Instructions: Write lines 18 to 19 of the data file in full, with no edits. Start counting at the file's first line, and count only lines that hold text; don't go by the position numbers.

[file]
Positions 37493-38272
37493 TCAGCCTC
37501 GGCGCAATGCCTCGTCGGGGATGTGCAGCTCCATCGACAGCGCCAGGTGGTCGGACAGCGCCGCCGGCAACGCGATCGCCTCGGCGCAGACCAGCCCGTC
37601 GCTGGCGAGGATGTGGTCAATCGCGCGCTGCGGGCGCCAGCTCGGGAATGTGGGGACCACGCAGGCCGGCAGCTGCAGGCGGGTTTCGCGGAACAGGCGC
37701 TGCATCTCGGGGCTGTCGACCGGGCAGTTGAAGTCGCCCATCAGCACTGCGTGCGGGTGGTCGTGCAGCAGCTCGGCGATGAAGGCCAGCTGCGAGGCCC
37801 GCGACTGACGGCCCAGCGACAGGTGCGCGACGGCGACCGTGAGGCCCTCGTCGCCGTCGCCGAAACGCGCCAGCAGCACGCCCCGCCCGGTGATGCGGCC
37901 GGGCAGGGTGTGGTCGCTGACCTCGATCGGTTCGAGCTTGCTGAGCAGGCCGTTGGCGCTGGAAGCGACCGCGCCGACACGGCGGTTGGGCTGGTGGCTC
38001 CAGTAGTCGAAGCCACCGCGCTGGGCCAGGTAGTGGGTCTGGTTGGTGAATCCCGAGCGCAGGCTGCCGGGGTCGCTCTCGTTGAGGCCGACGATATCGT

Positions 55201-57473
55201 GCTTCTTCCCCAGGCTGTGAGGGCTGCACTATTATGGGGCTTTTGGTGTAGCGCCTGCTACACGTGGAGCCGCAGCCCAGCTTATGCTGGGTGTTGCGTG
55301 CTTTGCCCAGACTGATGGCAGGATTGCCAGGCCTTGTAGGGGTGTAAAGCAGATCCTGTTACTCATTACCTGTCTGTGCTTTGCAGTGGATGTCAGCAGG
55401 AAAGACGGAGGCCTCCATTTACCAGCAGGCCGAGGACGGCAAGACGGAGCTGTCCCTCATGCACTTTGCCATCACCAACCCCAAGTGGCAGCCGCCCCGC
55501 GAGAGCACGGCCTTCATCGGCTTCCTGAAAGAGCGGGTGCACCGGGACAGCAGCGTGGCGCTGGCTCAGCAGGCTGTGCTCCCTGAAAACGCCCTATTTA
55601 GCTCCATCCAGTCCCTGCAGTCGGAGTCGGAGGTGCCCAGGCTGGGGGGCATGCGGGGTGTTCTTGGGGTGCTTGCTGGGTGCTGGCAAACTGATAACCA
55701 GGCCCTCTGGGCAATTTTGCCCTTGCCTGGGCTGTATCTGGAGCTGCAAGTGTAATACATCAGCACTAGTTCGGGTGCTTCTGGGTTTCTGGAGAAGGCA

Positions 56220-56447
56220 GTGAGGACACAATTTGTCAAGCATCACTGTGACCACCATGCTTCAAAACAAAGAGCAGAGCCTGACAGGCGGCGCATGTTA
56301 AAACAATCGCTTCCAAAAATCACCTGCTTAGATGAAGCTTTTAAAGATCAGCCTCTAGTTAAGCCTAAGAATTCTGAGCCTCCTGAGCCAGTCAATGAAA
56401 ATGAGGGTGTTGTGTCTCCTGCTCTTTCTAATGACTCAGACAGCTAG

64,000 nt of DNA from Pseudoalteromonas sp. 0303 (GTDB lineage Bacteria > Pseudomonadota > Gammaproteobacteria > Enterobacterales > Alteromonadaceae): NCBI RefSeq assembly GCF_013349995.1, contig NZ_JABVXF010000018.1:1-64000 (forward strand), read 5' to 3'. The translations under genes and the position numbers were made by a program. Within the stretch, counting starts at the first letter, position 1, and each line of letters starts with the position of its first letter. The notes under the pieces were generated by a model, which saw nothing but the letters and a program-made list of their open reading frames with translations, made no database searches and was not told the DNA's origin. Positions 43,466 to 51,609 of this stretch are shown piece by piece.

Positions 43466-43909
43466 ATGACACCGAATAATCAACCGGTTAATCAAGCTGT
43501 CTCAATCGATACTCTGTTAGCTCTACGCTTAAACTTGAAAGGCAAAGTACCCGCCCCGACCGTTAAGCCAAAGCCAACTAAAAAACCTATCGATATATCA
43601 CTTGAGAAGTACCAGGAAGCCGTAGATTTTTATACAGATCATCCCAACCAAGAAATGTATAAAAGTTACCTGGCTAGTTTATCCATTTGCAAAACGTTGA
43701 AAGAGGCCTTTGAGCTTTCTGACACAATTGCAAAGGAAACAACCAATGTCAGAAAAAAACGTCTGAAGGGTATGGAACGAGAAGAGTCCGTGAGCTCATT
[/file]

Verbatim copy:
56301 AAACAATCGCTTCCAAAAATCACCTGCTTAGATGAAGCTTTTAAAGATCAGCCTCTAGTTAAGCCTAAGAATTCTGAGCCTCCTGAGCCAGTCAATGAAA
56401 ATGAGGGTGTTGTGTCTCCTGCTCTTTCTAATGACTCAGACAGCTAG